The Wilmington Ten and the Women’s March on Washington


“The case of the Wilmington Ten amounts to one of the most egregious instances of injustice and political repression from the post–World War II black freedom struggle. It took legions of people working over the course of the 1970s to right the wrong.”

These opening words from Kenneth Janken’s book, “The Wilmington Ten: Violence, Injustice, and the Rise of Black Politics in the 1970s,” alert readers to the importance of the story he tells and to the passionate viewpoint from which he writes.

In today’s times of Black Lives Matter and the Women’s March on Washington, why is the Wilmington Ten story important for us?

One reason according to the Wilmington StarNews journalist Ben Steelman is “the Wilmington Ten case still divides Wilmington like an ugly scar.”

That story begins in 1971 when the treatment of black students in Wilmington’s newly integrated high schools prompted a boycott and demonstrations, followed by violent confrontations and the burning of small businesses. It ended only on December 31, 2012 when Governor Beverly Perdue issued a pardon of innocence for 10 people who had been charged and convicted of arson and related crimes in connection with the 1971 burnings.

Janken sets out the tortured story that took place between those two dates.

— Since no other nearby black church was willing to host the boycotters’ potentially inflammatory demonstrations, they established their headquarters at a mixed race United Church of Christ church led by white pastor, Eugene Templeton.

— When boycott and protest efforts were faltering, Templeton asked his denomination to send someone to provide leadership training for the protesting students. The person they sent was the charismatic Ben Chavis, who had been active in demonstrations in Oxford and in other eastern North Carolina towns.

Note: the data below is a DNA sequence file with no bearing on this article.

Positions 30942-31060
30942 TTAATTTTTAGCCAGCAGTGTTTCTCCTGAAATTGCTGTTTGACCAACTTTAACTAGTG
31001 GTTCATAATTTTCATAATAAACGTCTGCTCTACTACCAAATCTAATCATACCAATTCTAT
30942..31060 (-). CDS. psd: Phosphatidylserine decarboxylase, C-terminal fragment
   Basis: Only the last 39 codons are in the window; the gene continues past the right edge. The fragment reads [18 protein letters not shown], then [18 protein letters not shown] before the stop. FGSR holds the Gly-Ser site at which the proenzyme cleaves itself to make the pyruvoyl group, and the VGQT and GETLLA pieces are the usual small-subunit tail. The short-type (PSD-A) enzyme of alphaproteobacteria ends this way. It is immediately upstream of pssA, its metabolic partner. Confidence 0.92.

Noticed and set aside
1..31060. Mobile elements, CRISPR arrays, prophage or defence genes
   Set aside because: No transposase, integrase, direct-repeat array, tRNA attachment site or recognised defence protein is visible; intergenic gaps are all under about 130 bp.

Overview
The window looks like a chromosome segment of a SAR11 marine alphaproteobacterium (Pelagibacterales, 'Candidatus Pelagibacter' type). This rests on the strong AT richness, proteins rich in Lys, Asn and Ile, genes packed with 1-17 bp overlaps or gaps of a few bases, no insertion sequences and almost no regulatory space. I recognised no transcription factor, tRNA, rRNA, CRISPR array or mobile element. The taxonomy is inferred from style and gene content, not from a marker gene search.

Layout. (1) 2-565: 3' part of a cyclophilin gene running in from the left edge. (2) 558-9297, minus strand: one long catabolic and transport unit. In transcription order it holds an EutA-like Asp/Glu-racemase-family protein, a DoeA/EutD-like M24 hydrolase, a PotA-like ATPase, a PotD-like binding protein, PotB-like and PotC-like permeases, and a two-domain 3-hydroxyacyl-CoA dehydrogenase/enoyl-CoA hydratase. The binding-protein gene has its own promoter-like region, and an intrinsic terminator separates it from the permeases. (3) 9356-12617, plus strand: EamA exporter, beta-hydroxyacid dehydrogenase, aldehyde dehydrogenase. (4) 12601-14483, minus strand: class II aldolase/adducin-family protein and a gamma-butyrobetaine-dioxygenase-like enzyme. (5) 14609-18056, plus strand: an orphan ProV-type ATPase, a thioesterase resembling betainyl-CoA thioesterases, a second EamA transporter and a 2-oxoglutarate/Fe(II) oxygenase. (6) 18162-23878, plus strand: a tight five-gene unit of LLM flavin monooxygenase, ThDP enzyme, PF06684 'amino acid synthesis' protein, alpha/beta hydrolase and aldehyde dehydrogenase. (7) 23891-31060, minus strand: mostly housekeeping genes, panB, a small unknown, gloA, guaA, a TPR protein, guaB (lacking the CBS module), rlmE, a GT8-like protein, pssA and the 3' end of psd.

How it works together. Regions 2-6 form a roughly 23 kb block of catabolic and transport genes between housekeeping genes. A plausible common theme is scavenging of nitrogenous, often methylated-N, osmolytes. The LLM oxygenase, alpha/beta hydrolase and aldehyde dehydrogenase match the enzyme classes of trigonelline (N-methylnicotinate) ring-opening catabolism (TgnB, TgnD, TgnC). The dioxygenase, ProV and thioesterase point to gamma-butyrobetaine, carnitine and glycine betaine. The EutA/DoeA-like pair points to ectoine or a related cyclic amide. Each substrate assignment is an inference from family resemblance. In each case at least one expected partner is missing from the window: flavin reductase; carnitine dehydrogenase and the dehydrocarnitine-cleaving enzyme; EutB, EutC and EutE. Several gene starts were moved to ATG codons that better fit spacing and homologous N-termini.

— After Chavis arrived, confrontations among demonstrators, white power groups, and law enforcement officials accelerated. On the night of February 6-7, 1971, Mike’s Grocery was destroyed by fire.

— A year later, in March 1972, Chavis and others associated with the boycotts and demonstrations were arrested and charged with arson.

— Using perjured testimony that he helped develop, the prosecutor secured a conviction of the 10 defendants known as the Wilmington Ten. The group was sentenced to a cumulative total of 282 years.

— Janken asserts that the prosecution had broad support from political and community leaders who wanted to prevent Chavis from stirring up more demonstrations in Wilmington and other parts of the state.

— Early appeals of the conviction and sentencing on the grounds of prosecutorial and judicial misconduct were unsuccessful.

— Many in North Carolina believed that Chavis and others in the group were guilty of something, even if they did not put a match to Mike’s Grocery. But people in other parts of the country and in many other lands took up the cause of the Wilmington Ten. These groups pummeled North Carolina with petitions and demonstrations. They cast a negative shadow on our state, something similar to the one cast today by House Bill 2. These activities also mobilized and provided an organizational vehicle for supporters of other progressive causes just as the Women’s March on Washington did this year on January 21.

— In January 1979, Gov. Jim Hunt shortened the sentences of the Wilmington Ten, leaving some of them still in prison.

— In 1980 a federal appeals court threw out all convictions.

Janken believes the memories of the 1898 Wilmington violent political revolution that ousted black officials had an impact on the activities of 1971, and particularly the unwillingness of some leading members of the black community to support the student boycott. Similarly, the Wilmington Ten story is for many, a flashpoint of history that will burn for many years to come.

D.G. Martin hosts “North Carolina Bookwatch,” which airs Sundays at noon and Thursdays at 5 p.m. on UNC-TV.

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